in the Court of Appeals 31 January 2017
by plaintiff from order entered 20 June 2016 by Judge Debra
S. Sasser in Wake County No. 15-CVD-9308 District Court.
& Hilton, P.A., by Nelson G. Harris, for
Williams Mullen, by Kelly Colquette Hanley, for
case presents the question of whether a categorical exception
to the applicability of Rule 3.7 of the North Carolina Rules
of Professional Conduct exists in fee collection cases.
Harris & Hilton, P.A. ("Harris & Hilton")
appeals from the trial court's order disqualifying Nelson
G. Harris ("Mr. Harris") and David N. Hilton
("Mr. Hilton") from appearing as trial counsel in
this action based on their status as necessary witnesses.
Because this Court lacks the authority to create a new
exception to Rule 3.7, we affirm the trial court's order.
and Procedural Background
June 2015, Harris & Hilton filed the present action in
Wake County District Court against James C. Rassette
("Defendant") to recover attorneys' fees for
legal services the firm had allegedly provided to Defendant
prior to that date. The complaint asserted that Harris &
Hilton was entitled to recover $16, 935.69 in unpaid legal
fees. On 13 November 2015, Defendant filed an answer in which
he asserted various defenses, including an assertion that no
contract had ever existed between the parties.
June 2016, a pre-trial conference was held before the
Honorable Debra S. Sasser. During the conference, Judge
Sasser expressed a concern about the fact that Harris &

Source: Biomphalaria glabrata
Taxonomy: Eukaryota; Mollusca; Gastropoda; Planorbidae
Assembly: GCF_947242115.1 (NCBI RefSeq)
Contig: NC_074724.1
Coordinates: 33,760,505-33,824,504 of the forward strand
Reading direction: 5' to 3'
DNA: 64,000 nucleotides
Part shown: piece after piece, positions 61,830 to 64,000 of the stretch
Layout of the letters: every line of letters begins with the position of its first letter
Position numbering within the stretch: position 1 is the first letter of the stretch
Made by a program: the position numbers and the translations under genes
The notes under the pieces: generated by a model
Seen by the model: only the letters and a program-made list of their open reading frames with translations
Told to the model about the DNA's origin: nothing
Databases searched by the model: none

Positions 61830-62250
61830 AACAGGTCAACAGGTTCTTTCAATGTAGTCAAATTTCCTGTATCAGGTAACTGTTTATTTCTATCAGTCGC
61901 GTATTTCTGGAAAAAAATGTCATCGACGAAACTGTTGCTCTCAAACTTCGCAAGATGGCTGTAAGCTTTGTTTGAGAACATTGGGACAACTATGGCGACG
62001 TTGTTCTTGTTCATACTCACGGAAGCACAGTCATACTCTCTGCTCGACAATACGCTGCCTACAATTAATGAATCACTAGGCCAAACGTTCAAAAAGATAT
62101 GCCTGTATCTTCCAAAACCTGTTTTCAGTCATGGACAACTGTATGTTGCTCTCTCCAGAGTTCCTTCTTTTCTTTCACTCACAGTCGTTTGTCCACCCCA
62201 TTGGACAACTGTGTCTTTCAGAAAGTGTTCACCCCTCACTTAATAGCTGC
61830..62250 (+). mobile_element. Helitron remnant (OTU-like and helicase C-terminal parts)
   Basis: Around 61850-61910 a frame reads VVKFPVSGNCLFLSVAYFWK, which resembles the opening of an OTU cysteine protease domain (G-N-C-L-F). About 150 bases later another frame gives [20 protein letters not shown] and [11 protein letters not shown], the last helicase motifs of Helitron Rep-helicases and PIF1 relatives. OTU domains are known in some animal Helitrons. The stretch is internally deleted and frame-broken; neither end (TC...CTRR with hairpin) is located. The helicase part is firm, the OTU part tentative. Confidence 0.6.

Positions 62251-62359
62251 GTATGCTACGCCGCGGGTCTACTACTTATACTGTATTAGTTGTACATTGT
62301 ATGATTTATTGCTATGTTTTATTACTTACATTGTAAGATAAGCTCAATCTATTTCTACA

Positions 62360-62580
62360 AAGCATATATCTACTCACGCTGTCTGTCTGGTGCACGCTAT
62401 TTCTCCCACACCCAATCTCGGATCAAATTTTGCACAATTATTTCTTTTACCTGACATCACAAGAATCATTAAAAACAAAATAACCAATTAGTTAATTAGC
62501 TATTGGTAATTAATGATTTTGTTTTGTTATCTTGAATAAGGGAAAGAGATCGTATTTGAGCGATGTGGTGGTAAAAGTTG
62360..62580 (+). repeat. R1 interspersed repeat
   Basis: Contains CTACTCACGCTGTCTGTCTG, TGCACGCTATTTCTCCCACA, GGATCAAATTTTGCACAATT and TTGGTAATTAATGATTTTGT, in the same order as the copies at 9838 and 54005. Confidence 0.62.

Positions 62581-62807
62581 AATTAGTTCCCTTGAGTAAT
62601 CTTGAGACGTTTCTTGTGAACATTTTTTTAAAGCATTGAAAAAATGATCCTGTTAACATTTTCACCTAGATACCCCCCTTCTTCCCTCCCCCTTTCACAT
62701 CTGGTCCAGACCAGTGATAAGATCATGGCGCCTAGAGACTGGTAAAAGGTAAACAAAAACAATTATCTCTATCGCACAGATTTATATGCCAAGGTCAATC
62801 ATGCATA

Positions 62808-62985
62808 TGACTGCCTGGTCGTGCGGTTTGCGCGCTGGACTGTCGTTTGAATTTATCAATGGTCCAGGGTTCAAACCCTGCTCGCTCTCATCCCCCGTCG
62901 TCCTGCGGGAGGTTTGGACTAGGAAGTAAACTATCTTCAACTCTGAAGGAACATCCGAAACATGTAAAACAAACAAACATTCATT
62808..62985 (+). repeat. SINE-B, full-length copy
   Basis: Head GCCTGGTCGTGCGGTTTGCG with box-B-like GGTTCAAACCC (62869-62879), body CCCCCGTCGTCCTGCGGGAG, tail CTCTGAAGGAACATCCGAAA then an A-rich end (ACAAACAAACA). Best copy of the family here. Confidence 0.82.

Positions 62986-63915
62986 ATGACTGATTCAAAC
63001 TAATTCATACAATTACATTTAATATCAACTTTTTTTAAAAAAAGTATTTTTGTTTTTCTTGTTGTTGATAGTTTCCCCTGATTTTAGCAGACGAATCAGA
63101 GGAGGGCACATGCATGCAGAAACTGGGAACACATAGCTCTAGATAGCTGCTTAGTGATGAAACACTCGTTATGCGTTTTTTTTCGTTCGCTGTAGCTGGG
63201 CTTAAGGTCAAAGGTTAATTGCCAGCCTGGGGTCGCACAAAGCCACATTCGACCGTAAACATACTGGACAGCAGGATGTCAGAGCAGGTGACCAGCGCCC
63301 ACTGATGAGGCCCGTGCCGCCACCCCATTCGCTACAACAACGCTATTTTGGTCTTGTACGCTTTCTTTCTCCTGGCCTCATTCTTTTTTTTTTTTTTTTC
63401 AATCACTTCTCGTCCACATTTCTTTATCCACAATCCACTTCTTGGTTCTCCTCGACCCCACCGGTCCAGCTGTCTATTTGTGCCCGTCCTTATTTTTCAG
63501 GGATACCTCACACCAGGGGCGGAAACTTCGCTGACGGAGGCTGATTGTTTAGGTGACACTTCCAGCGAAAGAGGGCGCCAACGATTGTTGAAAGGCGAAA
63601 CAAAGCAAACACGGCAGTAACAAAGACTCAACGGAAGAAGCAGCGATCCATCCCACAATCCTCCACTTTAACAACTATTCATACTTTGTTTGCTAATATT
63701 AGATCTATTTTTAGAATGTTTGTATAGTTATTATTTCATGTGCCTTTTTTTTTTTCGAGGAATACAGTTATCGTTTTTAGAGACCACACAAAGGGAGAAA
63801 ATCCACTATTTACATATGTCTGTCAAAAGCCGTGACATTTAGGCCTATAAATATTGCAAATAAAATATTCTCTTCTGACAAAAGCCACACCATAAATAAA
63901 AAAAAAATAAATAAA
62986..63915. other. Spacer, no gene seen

Hilton's trial attorneys - Mr. Harris and Mr. Hilton -
were also listed as witnesses who would testify at trial on
behalf of Harris & Hilton. After determining that Mr.
Harris and Mr. Hilton were, in fact, necessary witnesses who
would be testifying regarding disputed issues such as whether
a contract had actually been formed, Judge Sasser entered an
order on 20 June 2016 disqualifying the two attorneys from
representing Harris & Hilton at trial pursuant to Rule
3.7. On 27 June 2016, Harris & Hilton filed a notice of
appeal to this Court.
initial matter, we must determine whether we possess
jurisdiction over this appeal. "[W]hether an appeal is
interlocutory presents a jurisdictional issue, and this Court
has an obligation to address the issue sua sponte."
Duval v. OM Hospitality, LLC, 186 N.C.App. 390,
392, 651 S.E.2d 261, 263 (2007) (citation, quotation marks,
and brackets omitted). "A final judgment is one which
disposes of the cause as to all the parties, leaving nothing
to be judicially determined between them in the trial
court." Id. (citation omitted). Conversely, an
order or judgment is interlocutory if it does not settle all
of the issues in the case but rather "directs some
further proceeding preliminary to the final decree."
Heavner v. Heavner, 73 N.C.App. 331, 332, 326 S.E.2d
78, 80, disc. review denied, 313 N.C. 601, 330
S.E.2d 610 (1985).
there is no right of immediate appeal from interlocutory
orders . . . ." Paradigm Consultants, Ltd. v.
Builders Mut. Ins. Co., 228 N.C.App. 314, 317, 745
S.E.2d 69, 72 (2013) (citation and quotation marks omitted).
The prohibition against interlocutory appeals "prevents
fragmentary, premature and unnecessary appeals by permitting
the trial court to bring the case to final judgment before it
is presented to the appellate courts." Russell v.
State Farm Ins. Co., 136 N.C.App. 798, 800, 526 S.E.2d
494, 496 (2000) (citation and brackets omitted).
However, there are two avenues by which a party may
immediately appeal an interlocutory order or judgment. First,
if the order or judgment is final as to some but not all of
the claims or parties, and the trial court certifies the case
for appeal pursuant to N.C. Gen. Stat. § 1A-1, Rule
54(b), an immediate appeal will li e. Second, an appeal is
permitted under N.C. Gen. Stat. §§ 1-277(a) and
7A-27(d)(1) if the trial ...